14. 14. Why Focus on Objectives? 1. They communicate our intentions clearly to students and to colleagues. 2. They provide a framework for selecting and organizing course content. 3. They guide in decisions about assessment and evaluation methods. 4. They provide a framework for selecting appropriate teaching and learning activities. 5. They give students information for directing their learning efforts and monitoring their own progress. 14 Based on A.H. Miller (1987), Course Design for University Lecturers. New York: Nichols Publishing. Also see, C.I. Davidson & S. A. Ambrose (1994), The New Professor’s Handbook: A Guide to Teaching and Research in Engineering and Sciences. Bolton, MA: Anker Publishing Company Inc.
  15. 15. Why a “learner-centered” approach? Learning results from what the student does and thinks and only from what the student does and thinks. The teacher can advance learning only by influencing what the student does to learn (Herb Simon, 2001). It’s not teaching that causes learning. Attempts by the learner to perform cause learning, dependent upon the quality of feedback and opportunities to use it (Grant Wiggins, 1993).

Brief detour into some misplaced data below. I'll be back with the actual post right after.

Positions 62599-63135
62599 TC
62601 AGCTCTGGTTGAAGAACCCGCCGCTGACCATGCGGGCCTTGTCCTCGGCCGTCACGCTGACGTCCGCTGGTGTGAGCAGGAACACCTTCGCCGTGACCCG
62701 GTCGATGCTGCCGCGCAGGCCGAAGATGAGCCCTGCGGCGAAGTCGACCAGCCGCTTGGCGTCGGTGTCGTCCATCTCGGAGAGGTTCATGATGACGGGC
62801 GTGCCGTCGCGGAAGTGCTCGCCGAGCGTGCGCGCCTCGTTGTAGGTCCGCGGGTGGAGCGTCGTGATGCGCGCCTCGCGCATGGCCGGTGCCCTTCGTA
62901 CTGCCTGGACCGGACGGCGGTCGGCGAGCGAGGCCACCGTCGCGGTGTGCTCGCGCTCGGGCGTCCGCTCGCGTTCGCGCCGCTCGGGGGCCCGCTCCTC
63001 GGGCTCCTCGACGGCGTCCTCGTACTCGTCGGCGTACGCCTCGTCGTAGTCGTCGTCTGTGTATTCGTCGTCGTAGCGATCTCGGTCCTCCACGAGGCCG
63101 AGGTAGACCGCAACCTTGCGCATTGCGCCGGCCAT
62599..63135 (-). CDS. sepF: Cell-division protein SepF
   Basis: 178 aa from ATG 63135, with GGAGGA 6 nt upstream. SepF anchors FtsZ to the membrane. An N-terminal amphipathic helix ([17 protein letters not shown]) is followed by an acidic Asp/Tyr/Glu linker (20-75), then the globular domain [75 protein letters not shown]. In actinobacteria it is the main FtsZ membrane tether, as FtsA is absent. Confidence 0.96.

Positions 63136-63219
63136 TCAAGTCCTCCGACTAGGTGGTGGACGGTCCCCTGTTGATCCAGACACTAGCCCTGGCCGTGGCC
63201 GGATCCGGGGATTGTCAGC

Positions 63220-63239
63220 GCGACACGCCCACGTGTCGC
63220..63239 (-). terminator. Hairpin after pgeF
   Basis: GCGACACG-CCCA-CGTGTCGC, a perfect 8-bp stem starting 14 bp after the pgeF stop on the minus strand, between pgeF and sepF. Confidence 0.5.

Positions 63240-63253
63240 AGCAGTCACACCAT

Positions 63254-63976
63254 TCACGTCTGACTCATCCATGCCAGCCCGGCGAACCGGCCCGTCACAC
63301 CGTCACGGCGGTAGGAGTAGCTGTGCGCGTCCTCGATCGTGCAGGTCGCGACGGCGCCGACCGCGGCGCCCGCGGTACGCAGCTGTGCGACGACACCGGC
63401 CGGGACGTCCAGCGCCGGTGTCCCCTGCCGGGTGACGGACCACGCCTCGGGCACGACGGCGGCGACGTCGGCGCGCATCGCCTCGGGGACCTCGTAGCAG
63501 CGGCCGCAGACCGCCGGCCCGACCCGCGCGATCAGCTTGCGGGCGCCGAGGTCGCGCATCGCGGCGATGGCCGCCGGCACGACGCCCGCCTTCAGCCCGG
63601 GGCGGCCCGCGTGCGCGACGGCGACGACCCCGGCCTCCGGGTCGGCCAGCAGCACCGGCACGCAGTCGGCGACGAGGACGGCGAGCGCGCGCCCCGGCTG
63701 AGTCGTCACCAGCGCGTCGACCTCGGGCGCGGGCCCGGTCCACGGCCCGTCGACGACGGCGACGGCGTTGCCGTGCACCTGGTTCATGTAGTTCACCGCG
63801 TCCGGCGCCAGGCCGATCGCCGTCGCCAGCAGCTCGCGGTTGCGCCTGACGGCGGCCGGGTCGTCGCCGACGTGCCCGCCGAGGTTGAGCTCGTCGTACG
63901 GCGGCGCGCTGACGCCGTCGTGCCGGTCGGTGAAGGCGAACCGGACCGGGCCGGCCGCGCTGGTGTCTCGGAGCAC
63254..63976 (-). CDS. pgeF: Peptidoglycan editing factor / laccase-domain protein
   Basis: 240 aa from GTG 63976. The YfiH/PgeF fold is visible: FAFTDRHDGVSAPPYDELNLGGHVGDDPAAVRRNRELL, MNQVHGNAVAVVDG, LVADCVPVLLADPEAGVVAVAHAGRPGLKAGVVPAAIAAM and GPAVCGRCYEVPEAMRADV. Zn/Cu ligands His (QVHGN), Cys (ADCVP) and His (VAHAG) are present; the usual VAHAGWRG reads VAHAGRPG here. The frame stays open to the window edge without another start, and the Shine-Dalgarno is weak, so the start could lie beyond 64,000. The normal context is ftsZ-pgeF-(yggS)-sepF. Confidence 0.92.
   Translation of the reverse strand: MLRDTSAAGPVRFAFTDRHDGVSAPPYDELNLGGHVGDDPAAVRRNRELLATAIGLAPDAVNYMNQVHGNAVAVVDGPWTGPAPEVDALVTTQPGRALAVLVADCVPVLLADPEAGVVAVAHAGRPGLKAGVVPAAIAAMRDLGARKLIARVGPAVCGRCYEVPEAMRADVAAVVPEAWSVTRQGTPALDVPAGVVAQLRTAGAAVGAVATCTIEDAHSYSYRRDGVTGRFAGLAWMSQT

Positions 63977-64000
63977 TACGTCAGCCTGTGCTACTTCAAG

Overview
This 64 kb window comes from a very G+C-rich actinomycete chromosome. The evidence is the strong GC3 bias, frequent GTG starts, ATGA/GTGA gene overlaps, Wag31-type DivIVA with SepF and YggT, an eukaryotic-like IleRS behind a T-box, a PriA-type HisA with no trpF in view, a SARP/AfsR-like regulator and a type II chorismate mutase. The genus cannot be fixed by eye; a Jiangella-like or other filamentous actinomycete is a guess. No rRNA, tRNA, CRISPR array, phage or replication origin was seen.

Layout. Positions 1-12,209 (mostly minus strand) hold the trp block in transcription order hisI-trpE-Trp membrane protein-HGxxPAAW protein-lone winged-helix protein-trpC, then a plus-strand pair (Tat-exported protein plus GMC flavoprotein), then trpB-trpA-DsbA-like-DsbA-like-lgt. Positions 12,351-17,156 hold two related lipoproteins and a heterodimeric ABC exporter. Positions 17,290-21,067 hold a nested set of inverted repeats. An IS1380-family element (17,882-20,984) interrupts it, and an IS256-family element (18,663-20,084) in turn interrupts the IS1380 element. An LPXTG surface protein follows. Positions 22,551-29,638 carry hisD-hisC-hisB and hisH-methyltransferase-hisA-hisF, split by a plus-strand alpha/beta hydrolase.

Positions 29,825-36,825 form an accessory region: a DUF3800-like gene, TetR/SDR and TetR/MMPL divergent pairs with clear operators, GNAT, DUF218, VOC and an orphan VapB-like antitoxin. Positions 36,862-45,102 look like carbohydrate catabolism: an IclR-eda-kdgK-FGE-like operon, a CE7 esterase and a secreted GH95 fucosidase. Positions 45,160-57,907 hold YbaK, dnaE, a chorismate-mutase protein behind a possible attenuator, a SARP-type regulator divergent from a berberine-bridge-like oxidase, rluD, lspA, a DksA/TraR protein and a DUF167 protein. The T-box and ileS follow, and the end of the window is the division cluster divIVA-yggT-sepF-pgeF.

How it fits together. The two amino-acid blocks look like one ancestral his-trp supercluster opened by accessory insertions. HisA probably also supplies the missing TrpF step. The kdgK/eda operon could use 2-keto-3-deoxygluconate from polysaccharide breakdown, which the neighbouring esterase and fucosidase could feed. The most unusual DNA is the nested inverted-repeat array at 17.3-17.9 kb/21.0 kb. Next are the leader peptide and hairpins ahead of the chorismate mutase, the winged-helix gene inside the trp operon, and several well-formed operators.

16. 16. Learning Dashboard
  17. 17. Let’s Analyze Some Examples Checklist: Is the objective…? • Student centered (i.e., student should be able to…) • Broken down into component skills (grain size) • Phrased with an action verb • Measurable Here are some samples: • Understand the U.S. stock market • Recognize logical flaws in a written argument • Appreciate the historical context of the 1940’s 17 • Apply Newton’s Second Law appropriately
  18. 18. Scenario #1: Early Enrollment vs. Performance Success by Enrollment Date 1 2 3 4 5 6 7 8 9 10 11 12 13 14 15 16 Days Before Semester Start
  19. 19. Data needs to be actionable! 19
  20. 20. Scenario #2: Psychology Pilot
  21. 21. “liking” ≠ learning 21
  22. 22. Types of Learning Data Program/Degree Demographic Contextual What gets captured Behavioral Interaction Semantic Actions Raw
  23. 23. Learning Curve Analysis DataShop: Pittsburgh Science of Learning Center
  24. 24. Other Learning Curves learnig DataShop: Pittsburgh Science of Learning Center
  25. 25. 1.2 1 0.8 0.6 0.4 Activites 1st Try Correct 0.2 Activities Eventually Correct Assessment Correct 0
  26. 26. Other Metrics Engaged Didn’t Engage College Pass Fail Pass Fail CFA 87% 13% 36% 64% CIT 98% 2% 81% 19% CMU 100% 0% 67% 33% HSS 98% 1% 58% 42% MCS 96% 4% 75% 25% SCS 99% 1% 83% 17% TSB 98% 2% 69% 31% Total 96% 4% 67% 33%
  27. 27. A Virtuous Cycle Educational Technology Data & Practice Theory
  28. 28. Share Alike and Share Data

Editor's Notes

  • Making assumptions about data is difficult because of variety.
  • Each OER is collecting and capturing different things or not collecting data at all.
  • We need a basis of choice. How do I know if a resource will work with my students?
  • Data needs to be actionable to guide student learning.